Protests rocked Lebanon on Monday over deepening economic downturn that had led to a fuel crisis and power shortage. The protests came ahead of fuel price hike. The energy ministry has said that fuel rise may be declared on Tuesday morning. Protesters blocked roads all across Lebanon on Monday.
In addition to fuel price hike protesters were unhappy about power outages
AFP correspondents said protesters blocked major roads and burned tyres and garbage bins in Beirut, while the official National News Agency said roadways north and southeast of the capital were also blocked.
Protesters in the south Lebanon city of Nabatiyeh parked vehicles across a main artery to stop traffic, the NNA said.
The demonstrations took place after weekend scuffles between security forces and protesters that left nearly 20 people wounded in the northern city of Tripoli following a plunge in the value of the Lebanese pound.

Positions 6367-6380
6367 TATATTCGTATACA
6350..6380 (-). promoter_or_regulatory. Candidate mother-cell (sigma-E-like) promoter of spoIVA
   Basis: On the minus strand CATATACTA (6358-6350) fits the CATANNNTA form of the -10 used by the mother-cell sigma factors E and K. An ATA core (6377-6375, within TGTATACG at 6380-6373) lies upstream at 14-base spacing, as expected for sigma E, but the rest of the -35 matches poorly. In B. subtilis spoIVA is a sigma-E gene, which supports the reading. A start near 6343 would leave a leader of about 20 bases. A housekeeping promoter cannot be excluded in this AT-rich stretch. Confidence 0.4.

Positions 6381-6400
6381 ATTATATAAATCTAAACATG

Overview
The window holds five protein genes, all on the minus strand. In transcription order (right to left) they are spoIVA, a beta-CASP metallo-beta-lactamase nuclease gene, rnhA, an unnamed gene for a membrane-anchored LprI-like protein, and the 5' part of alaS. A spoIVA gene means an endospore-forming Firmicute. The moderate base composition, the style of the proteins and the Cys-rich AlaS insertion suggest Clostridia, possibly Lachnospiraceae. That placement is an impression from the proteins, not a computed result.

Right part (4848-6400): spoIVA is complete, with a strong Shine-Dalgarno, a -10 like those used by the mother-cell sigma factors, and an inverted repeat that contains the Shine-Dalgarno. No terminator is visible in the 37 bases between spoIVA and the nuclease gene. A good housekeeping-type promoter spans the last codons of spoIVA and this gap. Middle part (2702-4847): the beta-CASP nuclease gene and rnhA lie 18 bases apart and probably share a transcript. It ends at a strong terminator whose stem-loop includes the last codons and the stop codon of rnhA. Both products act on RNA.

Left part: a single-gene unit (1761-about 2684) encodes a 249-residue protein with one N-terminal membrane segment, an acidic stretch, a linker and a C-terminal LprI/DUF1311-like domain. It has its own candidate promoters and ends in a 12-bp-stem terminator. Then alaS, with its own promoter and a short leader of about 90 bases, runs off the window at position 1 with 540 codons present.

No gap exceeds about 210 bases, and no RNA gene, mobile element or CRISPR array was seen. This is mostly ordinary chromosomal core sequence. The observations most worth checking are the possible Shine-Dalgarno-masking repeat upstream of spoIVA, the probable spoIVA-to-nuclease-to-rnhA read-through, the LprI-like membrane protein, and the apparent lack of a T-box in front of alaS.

Officially pegged to the dollar at 1,507 since 1997, the local currency now sells for a record low of more than 17,000 to the greenback on the black market.
On Monday, the central bank said it would provide fuel importers with dollars at a rate of 3,900 pounds to the greenback instead of the official rate, in compliance with a government decision issued last week.
The move effectively reduces subsidies on fuel as the central bank tries to shore up fast-diminishing foreign currency reserves.
The energy ministry said it would issue revised fuel prices on Tuesday based on the new exchange rate.
It said fuel tankers docked in Lebanese waters had started offloading fuel shipments that would boost supply in the coming days.
Lebanese have flocked to the gas pumps ahead of the price hikes, causing major congestion and massive queues.
(With inputs from agencies)